Friday, 8 November 2013

What Am I Talking About?

In my first post, I indicated I had been part of the pentecostal-charismatic movement for many years, and that there is much about it that I'd like to celebrate. It occurred to me that perhaps I should explain what, or who, I consider myself to be talking about when referring to this movement before I go any further.

First of all, I am using the hyphenated pentecostal-charismatic (with lower case) rather than Pentecostal. The latter is usually used to refer to classical Pentecostalism in terms of the three main denominations that emerged from the Pentecostal revival in the early years of the 20th Century (Apostolic, Elim and Assemblies of God). I have never been a member of any of these denominations. But then there was the Charismatic movement, from the 1960s onwards, in which much of the Pentecostal teaching and practice affected many other denominations as well as helping to shape the house church movement, that emerged in the 1970s,
influenced by a combination of Brethren ecclesiology and Pentecostal experience (see A.Walker, 1985/89, Restoring the Kingdom; and also David Matthew in an article on the history of house churches in Britain on his website here). This latter was also sometimes called the new church or restorationist movement and has given rise to apostolic networks as an alternative model to traditional, denominational structures (see W.Kay, 2007, Apostolic Network in Britain). It is this movement that I have been involved in since the mid-1980s, and I regard is as part of the wider pentecostal-charismatic movement. You can read some of my thoughts on it, starting here. Some refer to the more general acceptance of some charismatic theology and spirituality as neo-pentecostalism. Many evangelical churches in the UK would now either self-identify as being charismatic (with varying caveats and qualifiers) or admit that at least their worship styles are influenced by the movement. Equally, others  have also looked to more ancient traditions to shape their beliefs and practices also, and some reacted against, or advisd a reappraisal of, the perceived 'super-spirituality' and faddism of the movement (see I.Stackhouse, 2004, The Gospel Driven Church)..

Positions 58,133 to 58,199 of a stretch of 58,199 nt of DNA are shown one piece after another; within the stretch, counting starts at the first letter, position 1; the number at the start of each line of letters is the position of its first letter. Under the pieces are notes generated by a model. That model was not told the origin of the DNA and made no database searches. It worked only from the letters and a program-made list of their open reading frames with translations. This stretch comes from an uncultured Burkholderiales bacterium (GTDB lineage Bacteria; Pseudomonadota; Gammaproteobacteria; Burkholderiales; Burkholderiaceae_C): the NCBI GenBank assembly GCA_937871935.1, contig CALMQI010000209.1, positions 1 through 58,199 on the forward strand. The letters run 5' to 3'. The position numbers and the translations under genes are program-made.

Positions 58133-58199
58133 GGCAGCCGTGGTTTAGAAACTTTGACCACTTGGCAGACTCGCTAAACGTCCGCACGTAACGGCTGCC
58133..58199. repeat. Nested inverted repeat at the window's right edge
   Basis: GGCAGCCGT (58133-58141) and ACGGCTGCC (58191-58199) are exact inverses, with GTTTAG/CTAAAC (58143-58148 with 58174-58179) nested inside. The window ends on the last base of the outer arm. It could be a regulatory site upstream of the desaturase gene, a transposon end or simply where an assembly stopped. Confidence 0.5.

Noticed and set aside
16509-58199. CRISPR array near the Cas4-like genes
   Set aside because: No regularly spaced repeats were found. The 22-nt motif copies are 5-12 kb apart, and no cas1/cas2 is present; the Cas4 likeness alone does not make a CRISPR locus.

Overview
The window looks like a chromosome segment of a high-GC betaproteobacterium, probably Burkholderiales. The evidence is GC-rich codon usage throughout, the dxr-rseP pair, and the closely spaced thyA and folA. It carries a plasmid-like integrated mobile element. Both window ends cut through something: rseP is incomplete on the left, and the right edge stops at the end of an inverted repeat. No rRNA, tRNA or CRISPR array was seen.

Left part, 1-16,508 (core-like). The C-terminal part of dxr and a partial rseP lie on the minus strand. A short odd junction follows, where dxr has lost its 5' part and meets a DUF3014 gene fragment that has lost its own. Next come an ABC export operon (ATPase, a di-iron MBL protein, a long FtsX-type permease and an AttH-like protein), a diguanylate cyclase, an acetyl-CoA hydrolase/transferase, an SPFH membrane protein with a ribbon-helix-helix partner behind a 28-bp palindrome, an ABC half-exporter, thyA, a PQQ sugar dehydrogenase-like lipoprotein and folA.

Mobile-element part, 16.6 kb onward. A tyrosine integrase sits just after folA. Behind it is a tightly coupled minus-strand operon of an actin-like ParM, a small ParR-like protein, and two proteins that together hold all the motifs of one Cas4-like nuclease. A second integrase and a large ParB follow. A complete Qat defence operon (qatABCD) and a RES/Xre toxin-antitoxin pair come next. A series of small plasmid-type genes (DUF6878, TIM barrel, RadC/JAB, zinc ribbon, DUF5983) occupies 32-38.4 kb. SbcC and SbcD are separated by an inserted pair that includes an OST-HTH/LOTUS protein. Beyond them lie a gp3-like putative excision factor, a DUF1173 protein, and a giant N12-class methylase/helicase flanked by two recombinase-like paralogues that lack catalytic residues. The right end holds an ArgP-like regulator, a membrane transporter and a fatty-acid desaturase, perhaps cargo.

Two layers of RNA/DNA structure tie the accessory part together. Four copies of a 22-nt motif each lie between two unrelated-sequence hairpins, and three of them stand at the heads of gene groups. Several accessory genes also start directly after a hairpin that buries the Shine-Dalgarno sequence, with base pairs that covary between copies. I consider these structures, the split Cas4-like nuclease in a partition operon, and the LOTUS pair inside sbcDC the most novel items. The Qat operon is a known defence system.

The main distinctive beliefs and characteristics that emerged from the movement, both in the original Pentecostals and the charismatic and neo-pentecostal developments, include the belief in and experience of the baptism in the Spirit as a distinct experience from conversion (this was softened by some charismatics to talk of simply being filled with the Spirit and its on-going nature emphasised). Some argue that the gift of tongues was the initial evidence of this baptism and some didn't but most accepted and saw the value of speaking in tongues. Then there is the belief in the on-going need for and use of the supernatural gifts of the Spirit, and particular emphasis on the ministry of healing and on signs and wonders accompanying the preaching of the gospel. For many, the whole idea of a coming revival characterised by amazing miracles and mass conversion is central too. Even when others have struggled with some of these emphases, perhaps the most pervasive influence of the movement has been in its music and its approach to worship that is much more obviously spontaneous and 'Spirit-led' than overtly liturgical, with both energetic, enthusiastic praise and powerfully intimate songs of worship. There has been an overall welcome emphasis  on the felt presence of God. Other things that have accompanied the movement but are not restricted to it are an emphasis on the body life of the church, the idea that every member of the church is a minister, a more relational and charismatic approach to church life and ministry, the role of prophecy in bringing direction to individuals and to churches, and an emphasis on faith in terms of believing that 'with God all things are possible.' I could go on but they are the main things that stick out for me.